The cool thing about figuring out what the message form the past is that each of us has a conduit to the truth through our soul. The trick is to find how these guys knew what to write down about how to behave towards each other, that kind of thing.

We all have an antenna to heaven as it were, to access the wisdom of the ages.
edit on 12-10-2016 by intrptr because: spelling



posted on Oct, 12 2016 @ 11:15 AM
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a reply to: jjkenobi
An authentic scroll that didn't match the Bible would not be released. It would be accidentally destroyed in a fire or flood, of course "before" it could be translated.
As for fakes, the world gets regular announcements of artifacts "corroborating" the bible as the biblical scholars like to try and prove it's genuine. There are quite a few that scour the supposed biblical area for evidence yet as far as I know they have NOT found any concrete evidence to prove anything.
So to use the Dead Sea scrolls as evidence is like using the bible as evidence it's just writing.
How many novels have you read that used actual place names? But this does not make the novels story true. Or, a prime example, where is Bethlehem? There has NEVER been a town with a sign saying Bethlehem. So how do they come to the conclusion that this town is Bethlehem? Because it fits the archaeologists narrative, it fits their idea of where Bethlehem should be. Doesn't mean that it's correct. Just that they use the line of "we are the archaeologists, you are just an ordinary person, we know what we are talking about, you don't".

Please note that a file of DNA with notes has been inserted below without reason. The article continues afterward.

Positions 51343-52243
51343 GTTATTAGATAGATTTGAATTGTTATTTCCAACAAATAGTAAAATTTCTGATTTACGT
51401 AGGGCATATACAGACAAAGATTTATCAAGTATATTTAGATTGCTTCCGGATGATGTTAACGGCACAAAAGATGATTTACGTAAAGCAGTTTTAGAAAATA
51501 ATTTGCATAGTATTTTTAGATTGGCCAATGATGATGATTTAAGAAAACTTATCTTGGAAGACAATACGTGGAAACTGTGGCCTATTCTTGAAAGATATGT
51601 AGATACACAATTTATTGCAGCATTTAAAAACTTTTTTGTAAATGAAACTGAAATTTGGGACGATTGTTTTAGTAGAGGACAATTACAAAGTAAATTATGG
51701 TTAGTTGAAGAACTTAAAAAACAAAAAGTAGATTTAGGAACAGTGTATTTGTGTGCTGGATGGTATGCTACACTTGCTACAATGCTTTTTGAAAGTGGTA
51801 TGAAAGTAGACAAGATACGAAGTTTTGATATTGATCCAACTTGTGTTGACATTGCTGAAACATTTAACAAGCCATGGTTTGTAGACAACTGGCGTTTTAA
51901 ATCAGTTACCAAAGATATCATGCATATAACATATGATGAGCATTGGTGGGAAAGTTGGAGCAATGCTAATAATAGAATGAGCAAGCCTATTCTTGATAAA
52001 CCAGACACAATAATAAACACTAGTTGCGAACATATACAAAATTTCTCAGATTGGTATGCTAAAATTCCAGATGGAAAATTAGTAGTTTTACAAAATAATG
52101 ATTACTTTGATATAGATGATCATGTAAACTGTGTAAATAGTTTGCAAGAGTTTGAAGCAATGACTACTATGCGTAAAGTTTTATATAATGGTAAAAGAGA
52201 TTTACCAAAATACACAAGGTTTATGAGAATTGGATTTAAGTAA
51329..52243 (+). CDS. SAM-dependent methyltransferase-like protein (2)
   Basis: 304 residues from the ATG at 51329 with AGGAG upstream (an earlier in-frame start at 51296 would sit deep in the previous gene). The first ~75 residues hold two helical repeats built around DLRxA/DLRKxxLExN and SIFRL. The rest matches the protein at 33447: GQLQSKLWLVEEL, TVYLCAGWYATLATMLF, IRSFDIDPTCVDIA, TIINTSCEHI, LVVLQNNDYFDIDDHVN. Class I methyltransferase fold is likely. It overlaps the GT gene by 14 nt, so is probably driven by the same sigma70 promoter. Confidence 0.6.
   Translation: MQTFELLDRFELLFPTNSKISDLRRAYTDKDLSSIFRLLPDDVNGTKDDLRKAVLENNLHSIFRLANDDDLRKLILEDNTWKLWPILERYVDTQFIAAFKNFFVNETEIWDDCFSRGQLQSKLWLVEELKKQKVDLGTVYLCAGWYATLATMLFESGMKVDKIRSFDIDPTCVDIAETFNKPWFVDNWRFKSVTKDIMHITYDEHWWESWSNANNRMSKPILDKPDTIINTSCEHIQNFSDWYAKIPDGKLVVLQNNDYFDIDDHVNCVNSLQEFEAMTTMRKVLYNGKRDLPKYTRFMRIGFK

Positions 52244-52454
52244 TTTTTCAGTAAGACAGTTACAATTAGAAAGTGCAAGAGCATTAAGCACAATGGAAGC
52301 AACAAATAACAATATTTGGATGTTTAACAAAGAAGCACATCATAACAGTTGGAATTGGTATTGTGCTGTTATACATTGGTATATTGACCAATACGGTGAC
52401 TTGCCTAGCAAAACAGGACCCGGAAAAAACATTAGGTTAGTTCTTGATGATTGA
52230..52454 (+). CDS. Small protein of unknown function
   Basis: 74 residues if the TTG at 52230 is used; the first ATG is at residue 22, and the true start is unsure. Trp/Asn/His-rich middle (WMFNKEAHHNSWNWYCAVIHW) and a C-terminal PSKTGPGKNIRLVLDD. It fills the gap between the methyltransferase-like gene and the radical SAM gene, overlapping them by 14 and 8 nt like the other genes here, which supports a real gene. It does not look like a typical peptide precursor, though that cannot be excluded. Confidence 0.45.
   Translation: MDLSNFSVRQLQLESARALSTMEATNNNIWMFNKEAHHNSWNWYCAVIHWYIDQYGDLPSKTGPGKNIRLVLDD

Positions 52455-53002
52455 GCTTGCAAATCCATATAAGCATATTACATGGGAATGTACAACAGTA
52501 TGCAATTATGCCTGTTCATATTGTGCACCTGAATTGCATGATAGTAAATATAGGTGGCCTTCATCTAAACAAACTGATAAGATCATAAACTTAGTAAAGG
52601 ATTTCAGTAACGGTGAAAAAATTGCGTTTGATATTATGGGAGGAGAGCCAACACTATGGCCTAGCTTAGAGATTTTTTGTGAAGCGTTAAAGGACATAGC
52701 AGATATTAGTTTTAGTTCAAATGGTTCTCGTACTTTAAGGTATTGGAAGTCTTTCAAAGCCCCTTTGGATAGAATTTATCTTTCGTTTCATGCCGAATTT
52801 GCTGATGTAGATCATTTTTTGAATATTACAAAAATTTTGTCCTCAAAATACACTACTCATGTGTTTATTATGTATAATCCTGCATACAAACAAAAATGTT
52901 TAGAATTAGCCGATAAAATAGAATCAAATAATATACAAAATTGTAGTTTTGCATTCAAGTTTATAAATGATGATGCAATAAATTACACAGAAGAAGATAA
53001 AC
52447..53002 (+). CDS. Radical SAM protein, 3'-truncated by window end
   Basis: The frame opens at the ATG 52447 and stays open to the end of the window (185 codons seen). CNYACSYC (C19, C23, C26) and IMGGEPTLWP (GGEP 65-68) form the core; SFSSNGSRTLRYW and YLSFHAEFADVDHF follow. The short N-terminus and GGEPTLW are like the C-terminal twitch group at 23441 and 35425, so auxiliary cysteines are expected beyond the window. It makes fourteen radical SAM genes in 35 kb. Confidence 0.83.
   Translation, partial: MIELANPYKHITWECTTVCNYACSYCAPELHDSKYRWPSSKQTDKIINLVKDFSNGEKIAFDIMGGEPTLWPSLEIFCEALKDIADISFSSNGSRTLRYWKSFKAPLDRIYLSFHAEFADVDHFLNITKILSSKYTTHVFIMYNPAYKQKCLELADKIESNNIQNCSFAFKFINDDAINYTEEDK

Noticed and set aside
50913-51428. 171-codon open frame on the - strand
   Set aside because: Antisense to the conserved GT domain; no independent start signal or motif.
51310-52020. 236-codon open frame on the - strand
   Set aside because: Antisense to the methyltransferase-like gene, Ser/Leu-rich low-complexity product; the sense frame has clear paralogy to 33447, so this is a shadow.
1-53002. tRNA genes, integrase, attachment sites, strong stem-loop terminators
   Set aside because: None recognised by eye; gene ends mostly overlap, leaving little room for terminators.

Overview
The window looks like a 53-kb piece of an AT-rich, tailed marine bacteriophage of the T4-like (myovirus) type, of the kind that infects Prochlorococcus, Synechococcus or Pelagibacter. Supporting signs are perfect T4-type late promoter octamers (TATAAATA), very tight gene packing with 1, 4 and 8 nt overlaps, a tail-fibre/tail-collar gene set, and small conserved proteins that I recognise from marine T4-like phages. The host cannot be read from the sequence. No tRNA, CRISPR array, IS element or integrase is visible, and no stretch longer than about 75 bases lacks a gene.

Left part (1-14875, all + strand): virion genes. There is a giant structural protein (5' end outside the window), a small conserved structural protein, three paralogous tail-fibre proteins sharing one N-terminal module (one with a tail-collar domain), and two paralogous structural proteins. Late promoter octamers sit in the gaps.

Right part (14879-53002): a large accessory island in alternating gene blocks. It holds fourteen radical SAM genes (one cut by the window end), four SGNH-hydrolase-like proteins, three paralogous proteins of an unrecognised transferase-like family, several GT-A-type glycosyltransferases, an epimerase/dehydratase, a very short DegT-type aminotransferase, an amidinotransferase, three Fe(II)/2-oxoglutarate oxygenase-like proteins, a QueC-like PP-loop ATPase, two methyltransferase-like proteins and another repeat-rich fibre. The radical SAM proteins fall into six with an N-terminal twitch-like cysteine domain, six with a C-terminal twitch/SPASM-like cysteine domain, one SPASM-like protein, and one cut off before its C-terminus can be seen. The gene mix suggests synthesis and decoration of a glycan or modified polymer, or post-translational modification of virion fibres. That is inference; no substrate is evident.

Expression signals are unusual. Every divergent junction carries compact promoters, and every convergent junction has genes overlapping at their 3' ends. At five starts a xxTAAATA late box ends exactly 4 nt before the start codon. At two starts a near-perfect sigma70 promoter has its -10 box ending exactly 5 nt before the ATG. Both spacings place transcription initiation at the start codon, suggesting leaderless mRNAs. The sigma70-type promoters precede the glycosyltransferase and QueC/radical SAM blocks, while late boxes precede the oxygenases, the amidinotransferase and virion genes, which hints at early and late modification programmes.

posted on Oct, 12 2016 @ 02:13 PM
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originally posted by: intrptr

originally posted by: jjkenobi
a reply to: intrptr

An authentic scroll that did not match the current Bible would be pretty big news. Granted with all the translations that have occurred it's usually not a black & white matter.


The selections for the books of the Bible were chosen by the Kings men in the dark ages from a room filled with texts. Thats why it was called "King James Version".

We do have the lost books of the Bible, Josepheus, other oracles, all discounted by organized religion because theres only one god and one truth, blah, blah.


Not to be that guy, but biblical canon was established primarily at the Council of Laodicea in the late 4th Century, 363-364 CE. The King James Version is "special" because it was, while not the first bible translated into English,it is the one in use for the longest period of time after Henry VIII decided to create his own church, competing with that of Rome while most of Europe was still using an exclusively Latin text for their bibles. The KJV is actually the 3rd English translation and was done to address earlier errors and flaws perceived by the Puritans in the 1st one commissioned by Henry VIII(1535) and the 2nd one, the "Bishops Bible" Commissioned in 1568. The KJV was commissioned in 1604, completed 1611 and in use for 405 years straight.



posted on Oct, 12 2016 @ 05:16 PM
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originally posted by: jjkenobi
a reply to: intrptr

An authentic scroll that did not match the current Bible would be pretty big news. Granted with all the translations that have occurred it's usually not a black & white matter.